Residents criticized Mullins for saying on WNZF radio that he wanted to behead liberals and for sponsoring a group that traveled to Washington D.C. to protest against accepting the results of the election.
Facing renewed complaints about Commissioner Joe Mullins' behavior, Flagler County commissioners will consider holding a meeting to establish rules of conduct.
Commissioner Andy Dance floated the proposal at a meeting Jan. 11 after residents criticized Mullins for saying on WNZF radio that he wanted to behead liberals, using county letterhead to urge Florida's congressional delegation to object to the vote count in states won by Biden, and sponsoring a group that traveled to Washington D.C. to protest against accepting the results of the presidential election.
Among the critics was Ken Bryan, a Flagler Beach city commissioner who spoke at the meeting as a resident, not an official.
"The oath means everything to me. ... It's unfortunate that some individuals who took the same oath ... violated that oath to organize and lead dozens of protestors to our nation's capital to participate in a heinous attack on our country."
— KEN BRYAN
Bryan, a veteran with a long history of government service, recalled the oath he'd taken to uphold the Constitution and defend the nation from all enemies, foreign and domestic.
"The oath means everything to me," Bryan said. "... It's unfortunate that some individuals who took the same oath ... violated that oath to organize and lead dozens of protestors to our nation's capital to participate in a heinous attack on our country. ... This was a clear violation of that oath they took to uphold the Constitution, and they defamed it and basically dishonored it, and they should not be holding office today."
Residents have called for Mullins to be censured before, but that's hard to justify when ground rules haven't been established, Dance said.
"He has every right to go and protest, I think we just have to be aware of tone," Dance said. "And I don’t agree with some of the comments he’s made, especially on the radio show."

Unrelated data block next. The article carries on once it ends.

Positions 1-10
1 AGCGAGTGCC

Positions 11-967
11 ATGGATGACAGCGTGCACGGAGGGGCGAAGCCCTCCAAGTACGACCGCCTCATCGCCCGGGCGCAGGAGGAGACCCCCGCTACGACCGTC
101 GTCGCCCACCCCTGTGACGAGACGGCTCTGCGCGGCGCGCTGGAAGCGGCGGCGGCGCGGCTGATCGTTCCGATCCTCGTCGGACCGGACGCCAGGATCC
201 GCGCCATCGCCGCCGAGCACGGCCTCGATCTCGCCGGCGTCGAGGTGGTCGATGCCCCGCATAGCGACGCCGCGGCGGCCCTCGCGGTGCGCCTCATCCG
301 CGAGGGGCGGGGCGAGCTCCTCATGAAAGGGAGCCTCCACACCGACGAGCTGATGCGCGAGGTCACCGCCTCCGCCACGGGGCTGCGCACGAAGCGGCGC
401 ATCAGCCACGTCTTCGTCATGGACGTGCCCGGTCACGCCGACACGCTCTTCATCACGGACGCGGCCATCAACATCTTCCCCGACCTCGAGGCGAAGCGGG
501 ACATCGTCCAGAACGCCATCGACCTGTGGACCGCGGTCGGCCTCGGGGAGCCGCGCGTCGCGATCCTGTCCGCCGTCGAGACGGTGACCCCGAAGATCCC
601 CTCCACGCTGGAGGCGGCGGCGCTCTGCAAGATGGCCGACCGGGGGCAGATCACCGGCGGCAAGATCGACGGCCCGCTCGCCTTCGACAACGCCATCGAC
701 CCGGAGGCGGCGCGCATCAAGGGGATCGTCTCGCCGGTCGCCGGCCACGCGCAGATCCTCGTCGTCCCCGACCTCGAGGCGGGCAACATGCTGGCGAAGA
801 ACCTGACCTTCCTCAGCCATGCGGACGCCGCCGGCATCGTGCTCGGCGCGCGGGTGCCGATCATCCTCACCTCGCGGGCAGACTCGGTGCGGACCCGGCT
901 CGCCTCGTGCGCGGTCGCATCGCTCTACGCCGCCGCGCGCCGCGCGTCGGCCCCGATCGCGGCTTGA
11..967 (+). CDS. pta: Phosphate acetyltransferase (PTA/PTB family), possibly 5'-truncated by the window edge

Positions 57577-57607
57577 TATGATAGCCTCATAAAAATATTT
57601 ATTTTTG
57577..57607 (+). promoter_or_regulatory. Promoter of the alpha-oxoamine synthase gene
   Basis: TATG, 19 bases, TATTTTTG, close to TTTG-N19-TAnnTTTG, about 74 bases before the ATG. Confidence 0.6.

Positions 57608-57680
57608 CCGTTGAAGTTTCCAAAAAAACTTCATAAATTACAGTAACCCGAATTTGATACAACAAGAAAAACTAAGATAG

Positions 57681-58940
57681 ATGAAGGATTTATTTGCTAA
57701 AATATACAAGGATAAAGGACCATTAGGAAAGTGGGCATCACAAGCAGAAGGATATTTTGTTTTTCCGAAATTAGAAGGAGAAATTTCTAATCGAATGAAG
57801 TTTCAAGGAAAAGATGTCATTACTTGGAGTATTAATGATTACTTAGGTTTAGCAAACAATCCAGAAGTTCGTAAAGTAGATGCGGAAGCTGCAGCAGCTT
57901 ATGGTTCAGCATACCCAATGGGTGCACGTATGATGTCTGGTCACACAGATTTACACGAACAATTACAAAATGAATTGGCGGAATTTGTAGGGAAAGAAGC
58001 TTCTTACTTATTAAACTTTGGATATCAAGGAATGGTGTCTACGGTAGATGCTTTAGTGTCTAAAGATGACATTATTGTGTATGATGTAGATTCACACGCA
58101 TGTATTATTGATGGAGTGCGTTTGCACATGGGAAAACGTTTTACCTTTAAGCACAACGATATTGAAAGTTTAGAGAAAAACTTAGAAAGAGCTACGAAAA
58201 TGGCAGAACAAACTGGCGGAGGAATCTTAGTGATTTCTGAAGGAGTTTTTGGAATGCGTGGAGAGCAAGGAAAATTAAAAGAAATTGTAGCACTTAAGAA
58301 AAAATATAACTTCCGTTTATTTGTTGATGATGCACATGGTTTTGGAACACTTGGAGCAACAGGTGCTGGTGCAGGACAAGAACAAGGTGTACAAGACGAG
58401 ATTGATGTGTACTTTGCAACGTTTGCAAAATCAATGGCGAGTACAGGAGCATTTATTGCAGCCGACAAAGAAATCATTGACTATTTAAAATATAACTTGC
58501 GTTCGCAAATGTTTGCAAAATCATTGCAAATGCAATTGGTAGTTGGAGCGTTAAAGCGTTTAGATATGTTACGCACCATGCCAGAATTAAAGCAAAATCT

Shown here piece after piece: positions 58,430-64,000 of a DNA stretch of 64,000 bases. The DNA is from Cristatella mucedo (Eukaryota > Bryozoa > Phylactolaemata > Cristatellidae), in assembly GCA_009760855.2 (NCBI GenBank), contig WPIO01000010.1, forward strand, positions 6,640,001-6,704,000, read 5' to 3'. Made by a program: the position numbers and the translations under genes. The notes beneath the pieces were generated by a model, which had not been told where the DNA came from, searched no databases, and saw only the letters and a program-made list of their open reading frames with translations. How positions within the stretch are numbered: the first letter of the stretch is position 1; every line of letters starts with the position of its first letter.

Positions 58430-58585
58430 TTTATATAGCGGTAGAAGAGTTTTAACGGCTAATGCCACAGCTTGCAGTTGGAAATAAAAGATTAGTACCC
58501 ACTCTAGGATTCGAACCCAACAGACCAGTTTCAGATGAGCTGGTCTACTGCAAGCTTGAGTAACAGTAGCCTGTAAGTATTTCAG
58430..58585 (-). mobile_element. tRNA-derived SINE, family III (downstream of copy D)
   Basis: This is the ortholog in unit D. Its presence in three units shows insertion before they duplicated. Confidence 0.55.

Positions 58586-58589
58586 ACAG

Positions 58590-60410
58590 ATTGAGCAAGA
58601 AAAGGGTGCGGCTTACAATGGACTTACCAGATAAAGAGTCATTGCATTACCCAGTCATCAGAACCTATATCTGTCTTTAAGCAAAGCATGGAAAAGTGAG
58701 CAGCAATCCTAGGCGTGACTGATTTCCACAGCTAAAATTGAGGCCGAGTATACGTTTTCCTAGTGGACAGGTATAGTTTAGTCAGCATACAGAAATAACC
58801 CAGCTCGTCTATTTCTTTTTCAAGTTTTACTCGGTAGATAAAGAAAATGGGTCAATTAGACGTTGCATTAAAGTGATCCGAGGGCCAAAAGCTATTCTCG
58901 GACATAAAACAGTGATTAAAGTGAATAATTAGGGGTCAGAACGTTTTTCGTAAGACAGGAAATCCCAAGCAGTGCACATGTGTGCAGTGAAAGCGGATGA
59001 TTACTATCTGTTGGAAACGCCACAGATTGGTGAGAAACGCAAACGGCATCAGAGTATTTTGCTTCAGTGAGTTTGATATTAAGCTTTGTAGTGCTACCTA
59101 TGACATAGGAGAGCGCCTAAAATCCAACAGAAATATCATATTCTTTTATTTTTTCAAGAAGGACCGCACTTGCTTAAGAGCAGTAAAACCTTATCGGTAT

Commissioner David Sullivan said he'd probably oppose Dance's proposed meeting, since it would have to be public. Commissioner Chairman Donald O'Brien asked the commission to delay a decision until Commissioner Greg Hansen, who was absent on Jan. 11, returns.
Mullins said that "getting on the same page would be good," but didn't apologize.
"My radio show is my personal business, and my personal business will not be impacted by any decision made up here," he said from the dais.
Mullins made the beheading comment in his pre-recorded radio show on WNZF.
He'd compared COVID-19 restrictions to cutting off your arm because because it was cancerous, then added, "What do you do if you get it [cancer] in your head? Maybe there are some liberals I’d like to see their heads cut off — you know, they couldn’t do that thinking-crazy thing they do."
Mullins acknowledged traveling to D.C. with local protesters: He'd spoken with the Palm Coast Observer by phone at about 4 p.m. Jan. 6, the day rioters breached the Capitol as Republicans in Congress debated whether to accept the election's results. He denied involvement with the violence.
“It started out real peaceful, like a typical Trump rally," he'd said. "...When Pence did what he did, the crowd went berserk. People started storming the Capitol. When we started hearing shots fired, we got up and left.”
"If you get cancer in your arm, is it worth going and having your arm cut off? What do you do if you get it in your head? Maybe there are some liberals I’d like to see their heads cut off — you know, they couldn’t do that thinking-crazy thing they do," Mullins had said, and laughed.
Mullins was referring to Vice President Mike Pence's announcement hat he would disobey President Donald Trump’s direction to stop Congress from certifying the election, which was won by Democrat Joe Biden.
Mullins admitted that he was personally more motivated by preserving Republican power and the party’s principles than he was motivated by a belief that the election was literally stolen. He also said it was time for Trump to concede.
Mullins said he'd sponsored, but not organized, the D.C. bus trip.
That had been done by resident Mark Phillips, who spoke at the Jan. 11 meeting.
"We all went there to do a peaceful protest," said Phillips, who posted a video before the rally suggesting that would-be attendees bring body armor, mace and a knife, "to be prepared."
"What we had in D.C. on the sixth was an amazing, beautiful sight of patriots from all over this country coming together to support our president," he said.
Phillips repeated discredited claims blaming Antifa and Black Lives Matter for the attack on the Capitol. No one mentioned the five people who died in the riot.
— Brian McMillan contributed to this story.